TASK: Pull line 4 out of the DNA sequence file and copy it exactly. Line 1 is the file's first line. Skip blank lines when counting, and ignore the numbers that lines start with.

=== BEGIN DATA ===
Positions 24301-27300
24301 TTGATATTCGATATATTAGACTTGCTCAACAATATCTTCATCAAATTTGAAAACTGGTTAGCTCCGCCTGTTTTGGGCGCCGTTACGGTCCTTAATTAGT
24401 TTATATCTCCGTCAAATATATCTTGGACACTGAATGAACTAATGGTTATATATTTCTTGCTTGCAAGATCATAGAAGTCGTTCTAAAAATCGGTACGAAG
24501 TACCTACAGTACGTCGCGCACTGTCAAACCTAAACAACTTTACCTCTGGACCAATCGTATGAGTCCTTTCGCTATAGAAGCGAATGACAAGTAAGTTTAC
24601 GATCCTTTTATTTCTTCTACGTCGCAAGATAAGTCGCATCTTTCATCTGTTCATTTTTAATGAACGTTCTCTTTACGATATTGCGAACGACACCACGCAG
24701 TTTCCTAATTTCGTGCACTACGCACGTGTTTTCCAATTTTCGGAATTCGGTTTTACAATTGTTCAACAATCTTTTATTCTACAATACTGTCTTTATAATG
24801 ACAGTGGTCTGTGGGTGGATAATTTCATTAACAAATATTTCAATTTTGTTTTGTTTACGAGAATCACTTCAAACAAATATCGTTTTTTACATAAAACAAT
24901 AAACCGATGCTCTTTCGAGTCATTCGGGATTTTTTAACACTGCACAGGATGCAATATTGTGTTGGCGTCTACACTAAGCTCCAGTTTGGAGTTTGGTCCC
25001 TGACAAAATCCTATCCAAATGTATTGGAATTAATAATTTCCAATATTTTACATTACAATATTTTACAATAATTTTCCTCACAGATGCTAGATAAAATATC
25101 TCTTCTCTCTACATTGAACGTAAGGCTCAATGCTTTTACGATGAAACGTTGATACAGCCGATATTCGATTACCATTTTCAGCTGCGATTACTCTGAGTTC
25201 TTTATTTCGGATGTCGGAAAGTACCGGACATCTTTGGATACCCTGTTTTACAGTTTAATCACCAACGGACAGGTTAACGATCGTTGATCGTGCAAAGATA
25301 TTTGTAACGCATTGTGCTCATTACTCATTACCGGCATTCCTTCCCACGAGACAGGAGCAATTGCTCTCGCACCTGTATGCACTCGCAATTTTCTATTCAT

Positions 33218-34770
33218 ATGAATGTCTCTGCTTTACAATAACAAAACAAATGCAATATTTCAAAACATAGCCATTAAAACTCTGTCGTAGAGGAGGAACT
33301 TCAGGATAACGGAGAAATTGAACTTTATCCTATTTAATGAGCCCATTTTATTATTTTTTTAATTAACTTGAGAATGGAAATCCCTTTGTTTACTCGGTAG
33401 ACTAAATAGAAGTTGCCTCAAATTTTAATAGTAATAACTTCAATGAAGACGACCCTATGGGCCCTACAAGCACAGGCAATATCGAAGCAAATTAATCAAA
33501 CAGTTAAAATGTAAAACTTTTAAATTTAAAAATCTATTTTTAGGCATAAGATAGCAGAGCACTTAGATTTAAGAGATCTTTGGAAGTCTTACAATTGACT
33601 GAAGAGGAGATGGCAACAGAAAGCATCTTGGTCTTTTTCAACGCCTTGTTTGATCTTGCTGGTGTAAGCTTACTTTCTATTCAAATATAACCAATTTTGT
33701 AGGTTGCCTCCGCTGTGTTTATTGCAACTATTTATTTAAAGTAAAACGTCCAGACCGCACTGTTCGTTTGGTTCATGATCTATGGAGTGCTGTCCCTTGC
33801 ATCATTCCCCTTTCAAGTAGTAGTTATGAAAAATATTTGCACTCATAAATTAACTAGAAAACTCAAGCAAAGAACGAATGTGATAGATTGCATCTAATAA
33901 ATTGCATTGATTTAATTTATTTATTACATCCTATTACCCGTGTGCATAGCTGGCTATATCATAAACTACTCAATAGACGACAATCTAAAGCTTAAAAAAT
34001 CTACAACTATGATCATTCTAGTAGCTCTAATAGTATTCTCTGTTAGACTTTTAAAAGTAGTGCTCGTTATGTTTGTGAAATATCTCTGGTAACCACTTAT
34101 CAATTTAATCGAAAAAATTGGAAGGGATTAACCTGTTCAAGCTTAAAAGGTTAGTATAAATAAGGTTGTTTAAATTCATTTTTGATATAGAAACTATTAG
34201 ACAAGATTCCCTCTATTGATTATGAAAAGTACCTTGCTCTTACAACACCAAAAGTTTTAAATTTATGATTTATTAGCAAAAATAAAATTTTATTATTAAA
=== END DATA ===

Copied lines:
24501 TACCTACAGTACGTCGCGCACTGTCAAACCTAAACAACTTTACCTCTGGACCAATCGTATGAGTCCTTTCGCTATAGAAGCGAATGACAAGTAAGTTTAC